Guest Editorial: Dickinson on Trust and Confidence in the European Community Supreme Court?


Throughout 2008, CONFLICT OF LAWS .NET will play host to twelve guest editors: distinguished scholars and practitioners in private international law, who have been invited to write a short article on a subject of their choosing. It is hoped that these guest editorials will provide a forum for discussion and debate on some of the key issues currently in the conflicts world, and I would very much encourage everyone to post comments.

The first editorial is on “Trust and Confidence in the European Community Supreme Court?” by Andrew Dickinson.

IMG_0003 Andrew Dickinson is a practising solicitor advocate (England and Wales) and consultant to Clifford Chance LLP. He is also a Visiting Fellow in Private International Law at the British Institute of International and Comparative Law. Andrew is the co-author of State Immunity: Selected Materials and Commentary (OUP, 2004) and an editor of the International Commercial Litigation Handbook (LexisNexis, 2006). He has written widely in the areas of private and public international law – recently published papers include “Third-Country Mandatory Rules in the Law Applicable to Contractual Obligations: So Long, Farewell, Auf Wiedersehen, Adieu?” (2007) 3 J Priv Int L 53 and “Legal Certainty and the Brussels Convention – Too Much of a Good Thing?”, ch 6 in P de Vareilles-Sommières (ed), Forum Shopping in the European Judicial Area (Hart Publishing, 2007).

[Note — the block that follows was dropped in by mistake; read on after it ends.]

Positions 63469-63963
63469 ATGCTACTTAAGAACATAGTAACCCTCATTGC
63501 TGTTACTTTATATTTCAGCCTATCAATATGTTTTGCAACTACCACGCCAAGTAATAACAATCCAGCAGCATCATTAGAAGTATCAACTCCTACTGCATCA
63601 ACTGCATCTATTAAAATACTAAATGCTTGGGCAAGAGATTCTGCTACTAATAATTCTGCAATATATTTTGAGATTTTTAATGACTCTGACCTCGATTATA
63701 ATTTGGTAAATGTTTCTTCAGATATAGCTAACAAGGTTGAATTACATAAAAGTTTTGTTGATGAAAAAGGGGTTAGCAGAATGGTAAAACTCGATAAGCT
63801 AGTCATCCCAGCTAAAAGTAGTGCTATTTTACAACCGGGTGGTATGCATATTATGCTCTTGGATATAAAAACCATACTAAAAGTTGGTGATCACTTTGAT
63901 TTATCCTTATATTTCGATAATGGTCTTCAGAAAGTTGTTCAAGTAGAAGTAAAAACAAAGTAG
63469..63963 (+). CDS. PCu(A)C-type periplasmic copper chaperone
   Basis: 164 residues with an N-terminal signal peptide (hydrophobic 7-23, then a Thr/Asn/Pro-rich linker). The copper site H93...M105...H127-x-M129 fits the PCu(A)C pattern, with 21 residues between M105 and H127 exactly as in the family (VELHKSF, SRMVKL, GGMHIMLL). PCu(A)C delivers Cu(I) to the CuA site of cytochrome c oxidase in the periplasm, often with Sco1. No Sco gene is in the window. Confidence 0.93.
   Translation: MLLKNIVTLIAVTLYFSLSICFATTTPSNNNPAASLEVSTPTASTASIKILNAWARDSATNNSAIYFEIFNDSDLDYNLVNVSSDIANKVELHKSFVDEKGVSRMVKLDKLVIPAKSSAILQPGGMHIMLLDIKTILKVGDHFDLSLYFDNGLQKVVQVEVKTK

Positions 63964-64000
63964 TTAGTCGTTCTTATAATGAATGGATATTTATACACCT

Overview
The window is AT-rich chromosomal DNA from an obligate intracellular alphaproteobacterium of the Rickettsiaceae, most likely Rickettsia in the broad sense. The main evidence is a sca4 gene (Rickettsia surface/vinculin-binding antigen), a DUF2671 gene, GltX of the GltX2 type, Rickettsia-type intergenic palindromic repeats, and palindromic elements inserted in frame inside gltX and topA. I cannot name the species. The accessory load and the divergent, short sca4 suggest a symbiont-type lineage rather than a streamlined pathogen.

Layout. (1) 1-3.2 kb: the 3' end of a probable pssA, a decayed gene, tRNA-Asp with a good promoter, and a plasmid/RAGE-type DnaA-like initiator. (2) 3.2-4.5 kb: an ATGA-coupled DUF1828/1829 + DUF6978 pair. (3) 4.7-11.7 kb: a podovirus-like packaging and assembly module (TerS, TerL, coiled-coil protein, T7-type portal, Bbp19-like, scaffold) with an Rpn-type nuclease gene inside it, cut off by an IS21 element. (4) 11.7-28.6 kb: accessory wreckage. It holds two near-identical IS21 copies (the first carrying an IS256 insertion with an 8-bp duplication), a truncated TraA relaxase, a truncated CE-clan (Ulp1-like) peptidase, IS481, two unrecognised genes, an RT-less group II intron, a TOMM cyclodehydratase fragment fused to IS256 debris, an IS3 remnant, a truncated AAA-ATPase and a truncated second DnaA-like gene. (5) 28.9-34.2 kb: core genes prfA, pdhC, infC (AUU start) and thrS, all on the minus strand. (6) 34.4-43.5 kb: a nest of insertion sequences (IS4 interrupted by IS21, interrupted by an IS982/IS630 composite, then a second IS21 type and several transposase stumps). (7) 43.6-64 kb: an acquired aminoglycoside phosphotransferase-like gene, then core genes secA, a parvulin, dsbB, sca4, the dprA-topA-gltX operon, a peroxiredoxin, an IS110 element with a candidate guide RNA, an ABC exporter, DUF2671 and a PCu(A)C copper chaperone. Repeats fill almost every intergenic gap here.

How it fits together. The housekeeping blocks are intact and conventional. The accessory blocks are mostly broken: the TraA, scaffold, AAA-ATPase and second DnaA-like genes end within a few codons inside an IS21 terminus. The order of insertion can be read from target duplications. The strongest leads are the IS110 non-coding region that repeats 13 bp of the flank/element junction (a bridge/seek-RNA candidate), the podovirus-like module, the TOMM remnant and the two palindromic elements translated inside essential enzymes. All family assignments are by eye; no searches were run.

Trust and Confidence in the European Community Supreme Court

Under Article 10 of the EC Treaty, the relations between the Member States and the Community institutions are governed by a principle of loyal co-operation (Case C-275/00 Commission v First NV [2002] ECR I-10943, para 49). In the area of private international law, now within Title IV of the EC Treaty, that principle has manifested itself in the relationship of mutual trust between Member States’ judicial systems in the application of the Brussels I Regulation and its predecessor Convention (Opinion 1/03, Lugano Convention [2006] ECR I-1145, para 163; Case C-159/02 Turner v Grovit [2004] ECR I-3565, para 72). To a certain degree, that relationship is, of course, a fiction. Some Member State courts are unwilling to trust certain of their continental cousins, whose reputation (deserved or undeserved) precedes them. Others are wholly undeserving of the fiduciary responsibility (see Case C-7/98, Krombach v Bamberski [2000] ECR I-1935).

Importantly, however, the principle of loyal co-operation not only requires the Member States to take all measures necessary to ensure the application and effectiveness of Community law, but also imposes on the Community institutions reciprocal duties of sincere co-operation with the Member States (Commission v First NV, above). Accordingly, a relationship of “common trust” supposedly exists between the Member States, on the one hand, and the European Court of Justice, on the other, in the performance of the latter’s primary function in ensuring that in the interpretation and application of the treaty the law is observed (EC Treaty, Art 220). In this connection, the question arises: “Is the Court of Justice really deserving of our trust?”